More so than other presidents, and to the endless frustration of economists, Donald Trump correlated stock market performance with the nation’s economic health. However, President Joe Biden is unlikely to measure his own achievements by the gyrations of the stock market, economic experts say — and that message is likely to resonate with an anxious population.
“I doubt Joe Biden views the stock market as a barometer of his immediate success," said Thomas Martin, senior portfolio manager at Globalt Investments. "He is focused on the health and welfare of Americans. He will gauge success on how much he can flatten the curve, prevent deaths and get the economy back in shape."
For much of Trump's presidency, it was easy for him to claim credit for stock gains, since he was set up for success, economists say.
“The economy was in pretty good shape. Nothing was really out of balance,” said Dan North, chief economist for North America at Euler Hermes.
Corporate expectations of lower taxes and fewer regulations sent business optimism soaring. “It was the right environment to go up. The Biden stock market has an awful lot going against it,” North said.
The Biden stock market has an awful lot going against it."
Last March 9 and again on March 12, as the coronavirus began to take over the country, stocks fell so far, so fast, that electronic “circuit breakers” had to be triggered to stave off a full-blown collapse. That weekend, Trump tweeted, “BIGGEST STOCK MARKET RISE IN HISTORY YESTERDAY!” while saying nothing to address, or even acknowledge, the nation’s growing economic fears. The following week, circuit breakers were again triggered on two different days as stocks continued to slide.
The CARES Act, along with aggressive action from the Federal Reserve to lower interest rates and add liquidity to the financial system, ultimately stopped the market’s fall. In the ensuing months, Wall Street recovered, while Main Street suffered.
Experts say this is just one example of why it was not only pointless, but foolhardy, for Trump to claim credit for a rising market. “In the investment business, generally speaking, we know that the things that make the stock market move are myriad and complex. It’s difficult, at best, to gauge cause and effect,” Martin said.
Despite his self-professed business acumen, Trump squandered some of the market momentum he was handed, analysts say. “He did quite a few things to really impede the progress of the stock market,” said Chris Zaccarelli, chief investment officer at the Independent Advisor Alliance. “The trade war with China was, by far, the most detrimental.”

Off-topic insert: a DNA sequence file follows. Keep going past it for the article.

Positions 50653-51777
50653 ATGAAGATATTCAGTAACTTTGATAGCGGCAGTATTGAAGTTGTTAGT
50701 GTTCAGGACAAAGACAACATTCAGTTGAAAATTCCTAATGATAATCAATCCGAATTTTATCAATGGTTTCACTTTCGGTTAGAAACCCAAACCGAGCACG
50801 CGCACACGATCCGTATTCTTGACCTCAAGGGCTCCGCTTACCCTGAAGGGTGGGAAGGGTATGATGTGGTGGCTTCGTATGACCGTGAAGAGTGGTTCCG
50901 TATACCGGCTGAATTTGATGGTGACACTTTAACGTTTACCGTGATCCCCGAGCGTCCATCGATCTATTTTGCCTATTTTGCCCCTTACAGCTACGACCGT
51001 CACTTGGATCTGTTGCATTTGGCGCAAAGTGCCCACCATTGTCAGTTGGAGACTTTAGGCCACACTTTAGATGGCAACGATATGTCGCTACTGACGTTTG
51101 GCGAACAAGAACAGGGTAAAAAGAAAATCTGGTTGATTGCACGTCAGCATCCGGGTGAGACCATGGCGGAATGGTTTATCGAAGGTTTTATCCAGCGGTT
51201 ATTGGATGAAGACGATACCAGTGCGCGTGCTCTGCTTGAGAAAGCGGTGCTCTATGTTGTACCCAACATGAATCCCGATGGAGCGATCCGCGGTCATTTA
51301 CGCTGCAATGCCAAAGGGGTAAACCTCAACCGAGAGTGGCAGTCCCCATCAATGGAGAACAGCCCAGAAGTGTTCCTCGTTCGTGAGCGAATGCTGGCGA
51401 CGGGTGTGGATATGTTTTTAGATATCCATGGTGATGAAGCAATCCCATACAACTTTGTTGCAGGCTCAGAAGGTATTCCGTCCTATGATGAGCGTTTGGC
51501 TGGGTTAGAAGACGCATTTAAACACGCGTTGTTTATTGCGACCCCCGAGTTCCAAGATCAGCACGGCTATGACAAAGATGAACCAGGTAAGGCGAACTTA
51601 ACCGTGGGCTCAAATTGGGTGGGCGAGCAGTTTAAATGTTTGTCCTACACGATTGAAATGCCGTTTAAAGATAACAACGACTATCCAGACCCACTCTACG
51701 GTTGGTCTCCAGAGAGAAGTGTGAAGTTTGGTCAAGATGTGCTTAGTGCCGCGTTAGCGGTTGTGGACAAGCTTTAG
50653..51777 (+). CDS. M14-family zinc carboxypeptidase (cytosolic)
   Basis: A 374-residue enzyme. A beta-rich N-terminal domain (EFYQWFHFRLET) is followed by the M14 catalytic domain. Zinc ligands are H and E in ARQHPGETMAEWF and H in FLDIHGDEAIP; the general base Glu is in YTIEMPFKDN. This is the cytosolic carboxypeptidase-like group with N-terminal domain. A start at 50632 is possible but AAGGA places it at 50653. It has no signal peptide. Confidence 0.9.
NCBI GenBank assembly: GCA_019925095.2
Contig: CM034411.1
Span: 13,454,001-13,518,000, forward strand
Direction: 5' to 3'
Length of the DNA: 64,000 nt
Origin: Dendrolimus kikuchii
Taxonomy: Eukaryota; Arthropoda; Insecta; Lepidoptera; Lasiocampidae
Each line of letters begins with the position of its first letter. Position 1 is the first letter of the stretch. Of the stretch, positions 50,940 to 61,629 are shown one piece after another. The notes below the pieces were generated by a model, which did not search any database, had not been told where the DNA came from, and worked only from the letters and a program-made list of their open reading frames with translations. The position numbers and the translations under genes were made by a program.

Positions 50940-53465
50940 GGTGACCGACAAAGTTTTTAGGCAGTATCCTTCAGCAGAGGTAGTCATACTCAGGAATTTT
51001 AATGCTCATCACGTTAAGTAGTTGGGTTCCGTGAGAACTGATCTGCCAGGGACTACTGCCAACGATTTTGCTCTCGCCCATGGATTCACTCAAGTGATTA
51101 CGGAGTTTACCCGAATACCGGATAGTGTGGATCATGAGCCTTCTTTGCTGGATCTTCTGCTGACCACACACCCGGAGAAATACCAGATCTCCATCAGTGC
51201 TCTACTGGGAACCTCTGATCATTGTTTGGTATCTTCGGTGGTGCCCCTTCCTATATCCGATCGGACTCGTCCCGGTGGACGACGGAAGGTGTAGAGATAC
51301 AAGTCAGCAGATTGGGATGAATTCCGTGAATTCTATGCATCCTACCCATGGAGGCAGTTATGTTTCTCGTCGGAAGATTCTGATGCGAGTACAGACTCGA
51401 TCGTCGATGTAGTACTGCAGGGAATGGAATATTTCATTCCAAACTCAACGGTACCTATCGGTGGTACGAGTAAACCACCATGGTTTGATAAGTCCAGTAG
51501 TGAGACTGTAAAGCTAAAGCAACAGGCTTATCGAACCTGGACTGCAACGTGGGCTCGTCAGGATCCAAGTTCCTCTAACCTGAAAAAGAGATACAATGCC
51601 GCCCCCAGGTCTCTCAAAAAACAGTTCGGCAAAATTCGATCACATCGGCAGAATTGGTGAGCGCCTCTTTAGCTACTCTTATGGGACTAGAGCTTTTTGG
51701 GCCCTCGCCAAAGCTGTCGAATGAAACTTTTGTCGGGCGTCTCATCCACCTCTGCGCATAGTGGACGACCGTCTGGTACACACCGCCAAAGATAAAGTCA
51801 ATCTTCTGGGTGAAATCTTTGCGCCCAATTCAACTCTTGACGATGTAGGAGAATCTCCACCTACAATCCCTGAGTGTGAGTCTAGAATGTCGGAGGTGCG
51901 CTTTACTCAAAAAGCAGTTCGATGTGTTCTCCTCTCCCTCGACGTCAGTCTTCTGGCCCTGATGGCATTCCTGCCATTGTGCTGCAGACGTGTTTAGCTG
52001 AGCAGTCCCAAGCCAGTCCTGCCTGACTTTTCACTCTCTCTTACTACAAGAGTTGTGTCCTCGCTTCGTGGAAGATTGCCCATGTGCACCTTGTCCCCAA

That trade war was widely regarded as a failure: It drew to an uneasy truce in early 2020, with little gained for American consumers or businesses.
The new president, on the other hand, faces a heavier lift. “President Trump is handing Biden an economy in shambles, still down nearly 10 million jobs from its pre-pandemic peak and struggling to avoid a double-dip recession,” Moody’s Analytics Chief Economist Mark Zandi wrote in a research note earlier this week.
“Whereas you might say what Trump inherited was a 'normal market,' Joe Biden is inheriting a market that’s at extremes,” Martin said. “You just have a whole new ballgame for Joe Biden.”
Valuations are high, inflation is broadly low but shows pockets of escalation, and market observers say Wall Street seems to be positioned for a best-case scenario regarding Covid-19 containment and immunity. Anything that doesn’t live up to the market’s lofty expectations could trigger a reversal in investor sentiment.
“If you're the average person, do you care if GDP was 3.2 or 3.4 percent? No, you care if you have a job.”
If the market does drop from its current highs, though, economists don’t expect Biden to respond the way his predecessor might have. Unlike Trump, Biden is more likely to focus on containing Covid-19 and getting the sputtering labor market recovery going again. “The Biden administration, I think, is going to focus more on the unemployment rate and jobs and less on what the actual stock market may do,” said Megan Horneman, director of portfolio strategy at Verdence Capital Advisors. “Right now, our immediate problem is still the coronavirus and getting the economy reopened.”
North said: “It’s going to take a long time to get those 10 million jobs back, particularly because there's been so much permanent business closure. That's what I believe the administration will focus on and, honestly, should focus on."
“If you're the average person, do you care if GDP was 3.2 or 3.4 percent?" he said. "No, you care if you have a job.”